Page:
@ Faith – also, that doctor in the Congo got instructions by phone texts from the UK, as he wasn't sure what he was doing. And he apparently only had one spare pint of blood to work with.

    As opposed to being "badly injured", British victims of car crashes and similar are generally said to be "seriously ill" in hospital.

  31. Garrett Wollman said,

    December 12, 2008 @ 10:02 pm

    Regarding the relative specificity of U.S. weather forecasts: NOAA runs several global climate models two or more times each day. Those models discretize weather conditions by dividing the world up into grid squares and running a more computationally-tractable local model in each square. One of the models NOAA runs, called GFS if I'm remembering correctly, generates as its output a forecast for every one of those grid squares at a granularity of a few hours. These results are now being published for every model run in something called the National Digital Forecast Database, which is indexed by ZIP code. The uncertainty in this forecast is substantial, but since the media get an "exact" number out of it, that's what they report. A professional meterologist will, one hopes, have had some training in how these climate models work and where the uncertainty comes from. So the National Weather Service also publishes broader area forecasts, which come with a technical memo called the "Area Forecast Discussion" that explains how they made their forecasts. Longer-term forecasts are based on other models with less granularity.

    TV meterologists are only important in places where the weather matters a lot to people. I met one a few years ago in Portland, Oregon — a place where he could make his forecast a year in advance and stand a much better than 50% chance of being right each day — who had moved there from New Orleans the day after Katrina. He missed being in a market with interesting weather, and was talking about moving back to the Gulf Coast when his contract with the Portland station expired. (Much of the West Coast is like that.)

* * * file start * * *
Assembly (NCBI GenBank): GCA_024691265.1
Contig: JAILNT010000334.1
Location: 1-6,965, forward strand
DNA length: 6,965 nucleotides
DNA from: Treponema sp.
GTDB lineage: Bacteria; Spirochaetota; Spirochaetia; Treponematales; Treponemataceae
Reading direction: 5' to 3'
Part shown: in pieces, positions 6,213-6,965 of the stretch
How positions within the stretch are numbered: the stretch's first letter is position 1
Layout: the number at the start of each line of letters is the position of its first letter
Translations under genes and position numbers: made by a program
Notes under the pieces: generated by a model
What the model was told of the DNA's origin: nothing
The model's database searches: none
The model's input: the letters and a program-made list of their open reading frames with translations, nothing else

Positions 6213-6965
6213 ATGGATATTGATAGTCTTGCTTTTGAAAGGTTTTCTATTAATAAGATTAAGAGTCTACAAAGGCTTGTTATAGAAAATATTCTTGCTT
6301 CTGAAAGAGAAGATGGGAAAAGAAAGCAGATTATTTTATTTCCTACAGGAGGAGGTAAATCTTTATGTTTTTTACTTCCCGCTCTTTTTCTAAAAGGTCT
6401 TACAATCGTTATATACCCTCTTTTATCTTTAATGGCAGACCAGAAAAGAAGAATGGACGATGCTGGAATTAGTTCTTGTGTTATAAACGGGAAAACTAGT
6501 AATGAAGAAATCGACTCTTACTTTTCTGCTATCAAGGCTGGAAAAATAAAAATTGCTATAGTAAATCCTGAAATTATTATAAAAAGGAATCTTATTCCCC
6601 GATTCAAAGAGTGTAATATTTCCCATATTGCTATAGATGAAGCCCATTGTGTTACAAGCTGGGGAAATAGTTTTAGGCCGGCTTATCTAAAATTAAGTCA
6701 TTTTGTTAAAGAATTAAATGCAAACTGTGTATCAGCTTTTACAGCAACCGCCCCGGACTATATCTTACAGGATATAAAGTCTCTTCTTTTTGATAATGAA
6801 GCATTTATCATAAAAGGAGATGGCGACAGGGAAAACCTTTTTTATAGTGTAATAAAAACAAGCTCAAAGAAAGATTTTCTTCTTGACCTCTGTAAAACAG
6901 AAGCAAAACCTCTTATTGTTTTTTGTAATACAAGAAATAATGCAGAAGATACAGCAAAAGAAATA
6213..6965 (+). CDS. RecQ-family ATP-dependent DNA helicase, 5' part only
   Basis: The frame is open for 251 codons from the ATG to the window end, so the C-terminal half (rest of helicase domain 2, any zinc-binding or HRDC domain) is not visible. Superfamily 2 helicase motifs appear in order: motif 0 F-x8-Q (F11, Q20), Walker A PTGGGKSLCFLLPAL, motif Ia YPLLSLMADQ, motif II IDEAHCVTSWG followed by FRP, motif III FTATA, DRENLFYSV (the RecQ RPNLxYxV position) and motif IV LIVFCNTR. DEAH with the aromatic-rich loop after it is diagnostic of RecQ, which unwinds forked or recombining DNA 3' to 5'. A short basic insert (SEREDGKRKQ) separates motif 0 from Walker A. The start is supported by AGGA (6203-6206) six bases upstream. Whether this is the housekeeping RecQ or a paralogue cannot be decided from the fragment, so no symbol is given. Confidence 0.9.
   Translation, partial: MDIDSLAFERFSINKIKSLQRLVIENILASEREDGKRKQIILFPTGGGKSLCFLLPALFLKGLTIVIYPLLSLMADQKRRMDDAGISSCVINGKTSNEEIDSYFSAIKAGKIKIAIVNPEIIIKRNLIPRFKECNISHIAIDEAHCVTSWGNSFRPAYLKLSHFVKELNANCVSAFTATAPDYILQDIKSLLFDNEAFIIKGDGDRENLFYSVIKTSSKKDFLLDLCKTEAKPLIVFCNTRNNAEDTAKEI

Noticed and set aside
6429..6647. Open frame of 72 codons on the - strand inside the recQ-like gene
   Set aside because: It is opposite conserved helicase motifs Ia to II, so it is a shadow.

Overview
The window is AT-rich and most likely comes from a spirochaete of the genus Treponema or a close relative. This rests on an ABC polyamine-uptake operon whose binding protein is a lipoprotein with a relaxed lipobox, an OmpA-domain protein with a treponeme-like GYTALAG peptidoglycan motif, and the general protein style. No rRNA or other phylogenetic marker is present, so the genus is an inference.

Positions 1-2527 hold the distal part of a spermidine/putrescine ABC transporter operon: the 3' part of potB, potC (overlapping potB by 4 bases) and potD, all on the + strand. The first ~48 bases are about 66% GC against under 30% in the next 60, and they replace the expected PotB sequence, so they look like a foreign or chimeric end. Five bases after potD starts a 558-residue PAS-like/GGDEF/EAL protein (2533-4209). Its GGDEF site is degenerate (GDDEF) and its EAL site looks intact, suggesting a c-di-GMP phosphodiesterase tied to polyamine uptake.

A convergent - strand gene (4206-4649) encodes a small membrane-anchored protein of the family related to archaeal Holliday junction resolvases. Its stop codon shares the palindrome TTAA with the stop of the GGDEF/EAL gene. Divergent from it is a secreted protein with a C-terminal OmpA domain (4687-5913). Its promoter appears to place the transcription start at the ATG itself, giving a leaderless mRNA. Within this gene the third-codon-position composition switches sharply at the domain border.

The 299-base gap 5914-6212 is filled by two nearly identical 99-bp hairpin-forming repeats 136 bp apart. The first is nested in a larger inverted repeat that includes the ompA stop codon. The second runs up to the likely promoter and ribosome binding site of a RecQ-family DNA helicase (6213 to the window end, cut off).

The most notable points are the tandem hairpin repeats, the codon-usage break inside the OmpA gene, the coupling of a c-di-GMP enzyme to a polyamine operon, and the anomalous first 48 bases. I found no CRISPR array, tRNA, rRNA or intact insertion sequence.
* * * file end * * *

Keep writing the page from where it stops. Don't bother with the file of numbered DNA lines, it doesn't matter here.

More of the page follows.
32. Yanpol said,

    December 13, 2008 @ 5:52 am

    "A climate in which one can get work done"

    Dear Professor Pullum, that was a pearl of wisdom. I do Classics at Edinburgh University (at windy DHT) and I share your opinion about Edinburgh not being for wimps. Coming from a city with hot damp low-pressure summers, I can tell you that British weather is not that bad. A friend of mine used to say that our underdevelopment was caused by our summers scorching our brains.

  33. Student said,

    December 13, 2008 @ 3:05 pm

    I've spent time in the library, I've borrowed English Grammars and it is pleasant to see that Pullum is more than a Grammarian after reading the inspirational lines about Edinburgh's weather. Give me a John Humphry's report anyday, ours is often about 'a bit of' rain or cloud or whatever.

  34. Garbanzo said,

    December 14, 2008 @ 5:01 am

    It was quite a shock when I moved to California to encounter in a weather forecast statements like, "Tomorrow's highs will be 55 to 85 [F]." It's because there is huge variation within the region reached by a single broadcast outlet. You have to layer on top of the forecast your own knowledge, gained from experience, of the relative climate of different locations within the region. From such a forecast I would expect a high temperature in the low 80s at my office, the mid 70s at my house, mid 60s at one friend's house, low 60s at another friend's house, and 55 at the beach.